The ORS work Hopkins’ group supports is a fairly new effort for the DOD. The mission is to develop the enablers associated with a responsive space architecture. The goal is different from the “big space” arena, where it may take five to ten years to develop a space system. The work instead is focused on “small space.” “We’re looking at developing enablers across the spectrum from launch vehicles, launch ranges, space vehicles, and payloads, to make the space deployment process go faster and be more responsive,” he said. The other principal activity of ORS is responding to and making recommendations for urgent needs that come down from the warfighter. “The ORS effort is considered an adjunct to the type of large space and high-performance system work typically done in El Segundo. Obviously, you’re not going to have the same type of performance with a small satellite. So you’re trading performance for agility and speed in terms of acquisition, and the focus is on tactical support to the warfighter in theater,” he said.
Hopkins explained the AFRL and SDTW efforts headed up in Albuquerque.
“AFRL develops space technology, and Aerospace works as its systems engineer on the technology demonstrations flown in space. A good portion of SDTW work is for the Space Test Program, flying research and development payloads for various DOD entities—Air Force, Army, and Navy. All three organizations [AFRL, SDTW, and ORS] are similar in that they’re all very forward looking,” he said. But occasionally, the needs of these three primary customers conflict, and Hopkins then counsels his staff: “Keep the discussion technical. Keep the emotion out of it. And try and work toward a solution that makes the best technical sense,” he said.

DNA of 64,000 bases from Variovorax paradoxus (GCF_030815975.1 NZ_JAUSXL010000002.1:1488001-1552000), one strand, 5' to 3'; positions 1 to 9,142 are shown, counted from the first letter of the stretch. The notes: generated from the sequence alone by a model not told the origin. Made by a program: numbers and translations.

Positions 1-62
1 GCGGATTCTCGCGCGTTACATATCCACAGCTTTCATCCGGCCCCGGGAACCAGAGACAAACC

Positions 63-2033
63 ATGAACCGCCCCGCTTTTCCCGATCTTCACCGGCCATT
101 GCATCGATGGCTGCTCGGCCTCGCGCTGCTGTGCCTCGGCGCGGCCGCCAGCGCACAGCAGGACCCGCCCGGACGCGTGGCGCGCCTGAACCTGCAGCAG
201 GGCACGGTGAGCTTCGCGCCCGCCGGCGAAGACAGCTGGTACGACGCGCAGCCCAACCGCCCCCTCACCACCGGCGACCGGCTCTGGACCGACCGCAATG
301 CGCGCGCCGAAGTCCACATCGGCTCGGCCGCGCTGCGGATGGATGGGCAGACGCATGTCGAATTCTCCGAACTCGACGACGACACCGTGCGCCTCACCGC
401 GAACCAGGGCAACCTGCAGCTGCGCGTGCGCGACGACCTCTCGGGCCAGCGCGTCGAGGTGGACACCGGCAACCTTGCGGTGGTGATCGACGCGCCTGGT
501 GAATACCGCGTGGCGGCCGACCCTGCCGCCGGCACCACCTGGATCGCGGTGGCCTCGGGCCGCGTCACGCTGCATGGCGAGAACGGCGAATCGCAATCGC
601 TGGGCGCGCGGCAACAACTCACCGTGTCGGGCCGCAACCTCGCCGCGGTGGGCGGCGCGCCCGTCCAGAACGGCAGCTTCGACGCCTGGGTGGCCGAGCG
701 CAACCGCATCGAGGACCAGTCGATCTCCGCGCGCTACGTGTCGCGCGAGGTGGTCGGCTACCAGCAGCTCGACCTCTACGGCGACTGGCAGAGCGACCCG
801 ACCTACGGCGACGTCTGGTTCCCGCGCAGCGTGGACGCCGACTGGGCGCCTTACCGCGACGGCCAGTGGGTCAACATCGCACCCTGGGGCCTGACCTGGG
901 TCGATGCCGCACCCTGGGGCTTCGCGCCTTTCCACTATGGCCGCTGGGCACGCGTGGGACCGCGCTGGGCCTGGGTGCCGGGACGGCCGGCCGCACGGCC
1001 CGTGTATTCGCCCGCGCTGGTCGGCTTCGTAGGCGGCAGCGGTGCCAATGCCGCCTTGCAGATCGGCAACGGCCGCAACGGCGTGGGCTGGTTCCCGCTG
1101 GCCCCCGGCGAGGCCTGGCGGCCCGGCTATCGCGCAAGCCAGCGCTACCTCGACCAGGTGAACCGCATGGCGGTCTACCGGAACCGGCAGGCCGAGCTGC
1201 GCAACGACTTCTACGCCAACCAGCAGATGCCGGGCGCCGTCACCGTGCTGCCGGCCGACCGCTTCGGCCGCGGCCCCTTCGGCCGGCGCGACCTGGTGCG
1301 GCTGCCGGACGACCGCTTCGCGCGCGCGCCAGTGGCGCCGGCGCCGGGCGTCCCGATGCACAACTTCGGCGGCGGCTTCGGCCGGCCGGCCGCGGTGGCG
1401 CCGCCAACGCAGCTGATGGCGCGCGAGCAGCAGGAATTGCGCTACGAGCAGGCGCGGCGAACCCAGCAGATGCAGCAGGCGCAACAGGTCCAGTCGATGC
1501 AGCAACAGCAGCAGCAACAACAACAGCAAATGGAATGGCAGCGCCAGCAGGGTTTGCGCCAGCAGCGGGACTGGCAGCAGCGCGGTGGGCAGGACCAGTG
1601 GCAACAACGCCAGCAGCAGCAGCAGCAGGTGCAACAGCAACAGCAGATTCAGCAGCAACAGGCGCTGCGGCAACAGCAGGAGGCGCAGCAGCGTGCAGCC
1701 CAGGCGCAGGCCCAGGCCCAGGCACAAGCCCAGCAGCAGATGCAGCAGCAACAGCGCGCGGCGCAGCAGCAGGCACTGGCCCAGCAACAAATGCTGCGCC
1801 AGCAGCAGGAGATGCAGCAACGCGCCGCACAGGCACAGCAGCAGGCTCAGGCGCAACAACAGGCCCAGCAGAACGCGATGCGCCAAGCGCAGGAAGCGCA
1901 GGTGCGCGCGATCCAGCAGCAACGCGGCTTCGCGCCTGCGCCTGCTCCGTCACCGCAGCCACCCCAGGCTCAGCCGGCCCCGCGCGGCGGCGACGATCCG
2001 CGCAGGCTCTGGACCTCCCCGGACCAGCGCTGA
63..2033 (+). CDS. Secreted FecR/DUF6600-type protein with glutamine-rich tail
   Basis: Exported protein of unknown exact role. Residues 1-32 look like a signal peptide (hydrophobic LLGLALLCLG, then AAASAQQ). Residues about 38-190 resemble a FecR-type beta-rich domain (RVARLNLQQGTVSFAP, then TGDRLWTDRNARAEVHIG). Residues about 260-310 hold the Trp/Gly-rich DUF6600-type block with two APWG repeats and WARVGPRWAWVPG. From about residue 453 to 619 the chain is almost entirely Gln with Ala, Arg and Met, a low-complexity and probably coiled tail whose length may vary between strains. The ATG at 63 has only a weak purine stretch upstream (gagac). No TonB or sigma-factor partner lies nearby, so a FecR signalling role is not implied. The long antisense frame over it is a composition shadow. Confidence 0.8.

As for his thoughts on management, Hopkins said, “A great deal of it is common sense and the ability to effectively communicate. The hard part is the people part, not the technical work. ” Hopkins explained the importance of communicating with employees and management. “You’ve got to understand their [employees'] needs, as well as your manager’s needs, and trying to address those needs is extremely important,” he said. “A key aspect is also leadership, which is different than management. You can be a good manager by following your STE [staff technical effort], capital, and overhead budgets, but that doesn’t make you a good leader. To be a leader you have to understand the vision of your particular organization. You have to figure out what needs to be done and have the courage to execute those actions to make that vision a reality,” he said.
Hopkins has been active in professional organizations throughout his career, including being the general conference chair for both the Nuclear and Space Radiation Effects Conference, and Hardened Electronics and Radiation Technology Conference. “I got involved to stay abreast of technical advancements in my field. Engaging with colleagues who have common technical interests in a small technical community, helping to put together the conferences and organizing them—it’s just fun, that’s the bottom line,” he said. Hopkins has also taught “Key Enabling Technologies” at The Aerospace Institute. “Interacting with peers and sharing information is important,” he said. He also wanted to broaden his perspective by looking across the space technology enterprise, and said, “What better learning experience could I have than putting together a course?” Hopkins teaches the introduction to the course, and then draws in different technical experts from across the company. “It’s pretty unusual in that we have 10 or 12 instructors for the class,” he said.
What has kept Hopkins working at Aerospace for 20 plus years now is the culture of the corporation and the work. “I’ve dabbled in a lot of different companies, and within the defense and aerospace industry, I don’t think I ever found a place that treated their people better than Aerospace,” Hopkins said, adding, “Aerospace is uniquely positioned to provide insight into and influence on some of the very important decisions our country is facing. How could you not be engaged in that kind of work? It’s exciting.”